It was really great to get the invitation and information, but I'm afraid we will not make the party. You and the committee are doing a wonderful job with the website, which does allow me a little participation across the miles. Thank you for doing all this work and organization! My best wishes to all of you. I'll try "tuning in" for an update later.


After Gables, Freshman year at Wesleyan College (bored); transferred to Univ. of Miami for a summer of intensive math (yuck); on to Stetson University, 3 yrs., BA in English Literature, Woodrow Wilson Fellow and MA3 program; on to Duke University, MA in American Literature, plus credits and audits at a number of other universities since then.

While working as a Research Assistant in Child Psychology at Yale Univ., I met my husband Paul Russell, married and moved to New York City, worked at Barnard College, while Paul was with an investment firm on Wall Street. Daughter Elizabeth Rose (Beth) was born there, and while a stay-at-home mom in Brooklyn Heights, I became a community activist; organized a block association, street fairs, children's park and saved a 150 yr old rare elm tree.

We moved to Greenwich, Conn.-the night after the Moxley murder (the safe suburbs!), but loved it anyway. I continued to benefit the local school, library, Bruce Museum, Audubon Center and Girl Scout Council, as Docent, Leader and organizer of many groups. Paul and I had rediscovered our mutual interest in lepidoptera, so we never really took vacations-we headed off to the rainforest areas of the Amazon in Ecuador, Peru, Brazil, and like areas of Costa Rica and Malaysia, participating in scientific group studies, adding to the lists of species diversity, while Beth had a nice visit with the grandparents. Other trips were primitive camping in most of the western mountain ranges.

We really loved Greenwich and invested a lot of energy in the town, so it was a bit of culture shock to move to Mission Viejo, CA, when Paul's career necessitated the change. MV was the pits in terms of culture (see the movie "Orange Country") so I continued with leadership in the Girl Scouts, rediscovered my artistic talent and spent a lot of time in San Juan Capistrano becoming a pleine air pastel landscape artist.

Then we moved to Malibu for 10 yrs, founded a home owners association, a community action group, a nature preserve foundation, trained docents and scheduled school tours, led an outdoor artists painting group, organized a volunteer gallery and an artists' association, curated shows for Malibu City Hall and a Beverly Hills nature center, while serving all officer posts of the Malibu Art Assoc. In addition, we conducted a 10 yr survey of Santa Monica Mt. moth species, and reared a number of local species for natural history and educational exhibits.

Paul's firm, now a health care company, moved their HQ again, this time to Santa Barbara, so we also moved, and have begun in the last 3 yrs. a move involved committment to this community. I continue with the arts, as member of Goleta Valley Art Assoc., Santa Barbara Art Assoc. and Gallery 113, SCAPE (environmental artists), painting and exhibiting for the benefit of environmental preservation. The Santa Barbara Museum of Natural History has become a second home: I serve as a school tour Docent, Chumash workshop Docent, Paleo tent groups, Department Associate in Invertebrate Zoology, where I am curating the lepidoptera, Docent Council, Museum League, and Art Walk committee, as well as serving on other advisory groups. Paul is on the Board of Directors, well experienced as he had also served at the LA Co. Museum.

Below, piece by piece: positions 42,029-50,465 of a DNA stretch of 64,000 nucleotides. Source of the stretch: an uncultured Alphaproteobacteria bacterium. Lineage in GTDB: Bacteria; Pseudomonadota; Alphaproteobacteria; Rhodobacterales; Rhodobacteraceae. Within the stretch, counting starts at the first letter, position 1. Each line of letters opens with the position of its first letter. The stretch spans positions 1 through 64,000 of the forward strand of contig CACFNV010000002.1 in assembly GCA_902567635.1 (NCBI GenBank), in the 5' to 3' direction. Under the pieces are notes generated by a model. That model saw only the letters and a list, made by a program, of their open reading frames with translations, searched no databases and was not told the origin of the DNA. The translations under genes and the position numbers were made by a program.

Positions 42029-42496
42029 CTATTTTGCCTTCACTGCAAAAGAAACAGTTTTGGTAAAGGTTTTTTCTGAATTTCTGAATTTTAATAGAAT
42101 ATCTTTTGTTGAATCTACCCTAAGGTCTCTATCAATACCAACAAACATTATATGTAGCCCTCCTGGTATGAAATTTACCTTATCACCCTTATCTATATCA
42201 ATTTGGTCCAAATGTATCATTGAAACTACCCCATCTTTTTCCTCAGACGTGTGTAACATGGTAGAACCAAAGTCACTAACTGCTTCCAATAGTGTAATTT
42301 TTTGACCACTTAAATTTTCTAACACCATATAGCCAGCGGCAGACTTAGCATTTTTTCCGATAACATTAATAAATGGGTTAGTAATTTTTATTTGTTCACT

Last summer we both worked hard on the "Butterflies Alive!" museum wide exhibition, including a pavilion of live butterflies and moths-the most successful exhibit ever! We continue our moth survey of the Santa Ynez Mts--which means I get up before dawn to check the black light results, and contribute specimens and much time to the museum. Our vacation tastes have changed, as we have discovered mutual history and culture. I hated History in high school! Now we've learned that we are part of it, from very ancient times with a lot of interesting places and ancestors in between-what better excuse to travel in Europe, explore the caves and castles, sample the wine and cheeses.

Beth is now an elementary school teacher and artist in various media, and lives close by in Carpineria. While waiting for grandchildren, we have adopted a Shiba Inu. He is 2 yrs old, accompanies me on the dawn patrol and is learning French dog table manners. Our household also includes giant exhibit insects, lizards, turtles, frogs, salamanders, and a really cute snake.

I was so surprised to hear from Beth Basten Foley--did she really say 40 years? I've been out of touch, except for a few Christmas cards with classmates, that it came as a shock to see all the members we have lost. However, all the familiar names are gratifying to read, even if I can't match them with the photos. I will miss the reunion, but send best wishes to you all, and especially to Beth and Chappie and the web site, which allows at least this participation.